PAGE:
Beth Pickard's passion for working with children and young people with additional learning needs is fuelled by personal and professional experience, which continues to underpin and motivate her work: challenging the dominant medical model of disability.
After four years of part and full-time teaching, she is now teaching and challenging perspectives across a wide range of courses and disciplines. Becoming a Course Leader has been a vehicle for sharing her passion and worldview with others, whether staff or students, and of developing curricula which embed an affirmative approach to disability and the arts through mutually-informing community collaborations that set the foundations for extracurricular and sustainable, alumni partnership.
Impact of work
Recent projects include a collaboration between a local inclusive theatre company, a prestigious national arts venue, three local special schools and first year Creative and Therapeutic Arts students. The arts were a vehicle for meaningful, experiential learning about inclusive practice for everyone, as participants with disabilities became the expert and shared lived experience with students. The approach Beth promotes is transforming the world views of graduates and impacting positively on community and family groups working with these young people.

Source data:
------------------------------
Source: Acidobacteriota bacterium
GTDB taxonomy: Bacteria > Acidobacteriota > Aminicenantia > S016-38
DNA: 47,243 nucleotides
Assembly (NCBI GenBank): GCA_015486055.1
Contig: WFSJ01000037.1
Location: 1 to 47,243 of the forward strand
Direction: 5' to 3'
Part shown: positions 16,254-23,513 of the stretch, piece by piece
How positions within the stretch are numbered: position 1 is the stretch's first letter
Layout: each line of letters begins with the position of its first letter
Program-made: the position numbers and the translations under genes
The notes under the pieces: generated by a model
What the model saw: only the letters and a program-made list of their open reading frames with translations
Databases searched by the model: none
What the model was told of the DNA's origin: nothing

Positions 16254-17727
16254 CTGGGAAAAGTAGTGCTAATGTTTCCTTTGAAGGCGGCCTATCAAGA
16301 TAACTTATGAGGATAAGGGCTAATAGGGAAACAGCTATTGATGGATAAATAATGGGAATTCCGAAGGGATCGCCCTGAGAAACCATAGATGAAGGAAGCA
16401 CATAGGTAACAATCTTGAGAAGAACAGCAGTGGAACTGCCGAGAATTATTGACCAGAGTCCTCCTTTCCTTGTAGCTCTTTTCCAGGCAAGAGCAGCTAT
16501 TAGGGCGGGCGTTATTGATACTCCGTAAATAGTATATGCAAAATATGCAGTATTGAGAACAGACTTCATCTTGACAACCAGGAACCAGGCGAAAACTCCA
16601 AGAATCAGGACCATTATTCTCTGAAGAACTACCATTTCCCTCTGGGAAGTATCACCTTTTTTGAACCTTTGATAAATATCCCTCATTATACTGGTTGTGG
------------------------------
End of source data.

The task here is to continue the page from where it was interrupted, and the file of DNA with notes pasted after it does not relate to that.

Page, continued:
Beyond the course, her approach has had major impact across the University through a collaborative project with the Disability and Dyslexia Service (DDS): they have recognised a challenge to student engagement in the barriers posed by complexity of written information, and challenged this systemic norm by creating an accessible infographic, supporting students with specific learning difficulties to engage with the valuable provision DDS can offer. This is a further example of recognising students with disabilities as the experts in their own experiences, and enabling their valued voices to shed light on creative solutions to the challenges they may face.
Plans for the future
These recent examples of pedagogic practice build on a longstanding commitment to challenging the dominant medical model of disability, an area of research interest which she enjoys exploring and disseminating nationally and internationally. Beth's ongoing commitment to clinical and community practice through person-centred music therapy continues to inform and challenge the development of her worldview and scholarly activity.